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Christmas lunches and dinners, the importance of the journey and the need for optimum protection

Christmas lunches and dinners, the importance of the journey, and the need for optimum protection

21/12/2016

With the arrival of the festive season comes a plethora of family lunches and dinners, celebratory events, the school vacation, trips to retail malls to do the Christmas shopping... all in all, thousands of journeys, both short and long distance. It is very important that you remember that no matter how short the journey, accident prevention is the number one objective.

There are so many car journeys around this time that the Directorate General for Traffic (DGT) has organized a special campaign to raise awareness and make people more careful, divided into three phases: the Christmas, New Year and Three Kings holidays. These are the dates around which they expect a huge number of trips due to the numerous different celebratory events and school vacation. The main destinations tend to be the mountains for winter sports, second homes, areas with big retail malls and places with winter tourist attractions.

Despite the festive atmosphere and the rush you might be in to get to your destination or that retail mall, or however short your trip might be, there is something that you should never forget and that is the need for proper protection, whether using a seat belt or the relevant child restraint system in the case of children.

This video emphasizes the importance of the proper use of child seats:

Advice for traveling safely this Christmas

  • Being in a rush is not a good idea. It's extremely important to keep calm, especially when you're affixing a child in their child restraint system. You should do this step by step; the child must be correctly secured to ensure the seat works properly in the event of an accident or sudden braking. Consequences of the incorrect use of a child restraint system.
  • Children should not be wearing a coat when seated in their child seat as this gives a false sense of tightness and means the belt might be looser than it should be. Very bulky coats reduce the efficacy of the harness.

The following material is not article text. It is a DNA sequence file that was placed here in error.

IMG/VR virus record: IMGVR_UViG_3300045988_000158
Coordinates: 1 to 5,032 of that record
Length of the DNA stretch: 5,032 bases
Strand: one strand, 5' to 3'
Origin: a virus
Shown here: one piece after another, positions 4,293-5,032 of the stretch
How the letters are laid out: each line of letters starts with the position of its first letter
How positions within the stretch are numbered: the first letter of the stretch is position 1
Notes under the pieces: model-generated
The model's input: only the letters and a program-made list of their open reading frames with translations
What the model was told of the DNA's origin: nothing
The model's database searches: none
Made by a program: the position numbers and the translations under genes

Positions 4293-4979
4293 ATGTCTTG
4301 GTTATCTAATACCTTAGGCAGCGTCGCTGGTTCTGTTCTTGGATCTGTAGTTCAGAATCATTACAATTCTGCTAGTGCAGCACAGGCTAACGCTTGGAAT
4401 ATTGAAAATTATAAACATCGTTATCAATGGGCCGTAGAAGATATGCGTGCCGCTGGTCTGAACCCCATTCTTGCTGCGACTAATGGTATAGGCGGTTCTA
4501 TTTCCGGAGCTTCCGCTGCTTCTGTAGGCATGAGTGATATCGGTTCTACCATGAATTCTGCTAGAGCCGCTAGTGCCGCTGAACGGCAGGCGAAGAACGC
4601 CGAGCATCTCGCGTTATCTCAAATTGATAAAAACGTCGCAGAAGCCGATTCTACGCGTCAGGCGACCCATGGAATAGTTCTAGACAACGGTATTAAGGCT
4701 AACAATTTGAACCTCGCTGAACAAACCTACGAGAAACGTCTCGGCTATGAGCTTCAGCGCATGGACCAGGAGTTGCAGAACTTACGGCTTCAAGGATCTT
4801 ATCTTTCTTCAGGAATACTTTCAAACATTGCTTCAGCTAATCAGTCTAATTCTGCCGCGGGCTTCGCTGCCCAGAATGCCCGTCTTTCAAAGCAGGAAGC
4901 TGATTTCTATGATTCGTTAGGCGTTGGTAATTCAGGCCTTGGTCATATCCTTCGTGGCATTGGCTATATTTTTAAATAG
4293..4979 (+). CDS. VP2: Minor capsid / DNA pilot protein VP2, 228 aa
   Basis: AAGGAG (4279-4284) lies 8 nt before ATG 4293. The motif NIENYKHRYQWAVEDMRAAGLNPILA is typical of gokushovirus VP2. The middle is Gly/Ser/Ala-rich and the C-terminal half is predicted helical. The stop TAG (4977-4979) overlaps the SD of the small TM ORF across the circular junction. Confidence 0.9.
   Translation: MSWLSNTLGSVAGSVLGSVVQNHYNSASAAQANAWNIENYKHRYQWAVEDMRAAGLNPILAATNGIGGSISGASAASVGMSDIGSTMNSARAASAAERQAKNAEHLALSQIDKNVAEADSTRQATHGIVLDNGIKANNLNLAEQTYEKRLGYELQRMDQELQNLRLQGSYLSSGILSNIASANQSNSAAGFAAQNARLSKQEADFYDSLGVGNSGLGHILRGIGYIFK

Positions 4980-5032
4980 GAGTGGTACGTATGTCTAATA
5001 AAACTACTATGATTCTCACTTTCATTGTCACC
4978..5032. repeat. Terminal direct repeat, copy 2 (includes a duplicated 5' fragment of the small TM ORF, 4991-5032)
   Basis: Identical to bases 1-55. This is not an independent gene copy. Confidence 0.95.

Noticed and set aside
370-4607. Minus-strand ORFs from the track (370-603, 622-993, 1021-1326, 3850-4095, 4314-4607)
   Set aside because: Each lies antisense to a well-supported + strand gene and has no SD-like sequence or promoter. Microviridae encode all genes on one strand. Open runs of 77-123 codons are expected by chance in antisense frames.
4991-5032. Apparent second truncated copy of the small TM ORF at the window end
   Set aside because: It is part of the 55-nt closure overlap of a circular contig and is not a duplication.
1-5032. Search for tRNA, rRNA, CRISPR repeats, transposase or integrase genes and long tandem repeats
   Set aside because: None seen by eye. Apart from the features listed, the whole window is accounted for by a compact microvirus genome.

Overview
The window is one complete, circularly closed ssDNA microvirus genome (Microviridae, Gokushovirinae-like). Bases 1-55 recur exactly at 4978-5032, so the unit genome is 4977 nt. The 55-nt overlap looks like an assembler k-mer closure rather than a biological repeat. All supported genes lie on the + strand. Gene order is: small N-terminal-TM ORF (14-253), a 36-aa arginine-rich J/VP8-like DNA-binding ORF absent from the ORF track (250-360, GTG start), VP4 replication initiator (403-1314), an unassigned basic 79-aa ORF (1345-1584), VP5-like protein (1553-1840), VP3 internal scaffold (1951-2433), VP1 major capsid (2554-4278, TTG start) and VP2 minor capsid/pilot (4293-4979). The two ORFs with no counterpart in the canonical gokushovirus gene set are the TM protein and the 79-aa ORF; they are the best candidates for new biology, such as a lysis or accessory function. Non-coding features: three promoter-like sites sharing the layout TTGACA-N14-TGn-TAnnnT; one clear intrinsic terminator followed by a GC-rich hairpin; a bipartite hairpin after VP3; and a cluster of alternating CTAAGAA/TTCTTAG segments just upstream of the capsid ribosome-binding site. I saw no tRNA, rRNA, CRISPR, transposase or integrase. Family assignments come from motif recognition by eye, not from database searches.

• If you're traveling with a lot of bags full of Christmas shopping, make sure they are secured in the boot before seating your child. Remember that you should take your time to secure your child in the child seat properly. And of course you should keep the child under supervision at all times.
  • Never leave handbags or any other objects on the back seat which could turn into projectiles if you have to brake sharply. Everything should be kept separate and properly secured. In a 60 km/h collision, the weight of an object increases by 56%. Something that might seem small and lightweight initially can become a lethal weapon that shoots around the entire vehicle interior.
  • All children must be properly protected, without exception: with a child seat, if necessary, or by a seat belt if they have reached the legal age to use one. Don't forget that they must always travel in the back seat. They can only travel in the front seat if the back seats are already occupied by other children in their respective CRS, if it is impossible to install child seats in the back seat of that particular vehicle, or if the vehicle does not have any back seats. We recommend you read the article: "How many children in child seats can you take in your car?" If the child is traveling in the front seat in a rear-facing child seat, you must disable the passenger seat airbag.
  • Adults should set an example. You should always use a seat belt, no matter which seat you are sitting in. You should also demonstrate responsible road safety habits: never pick up your mobile phone while driving, avoid animated conversations at the wheel, obey traffic signals, do not beep the horn constantly, do not handle the GPS while driving, etc. Remember that children tend to imitate what they see adults doing, and we need to inculcate responsible drivers and pedestrians.
 
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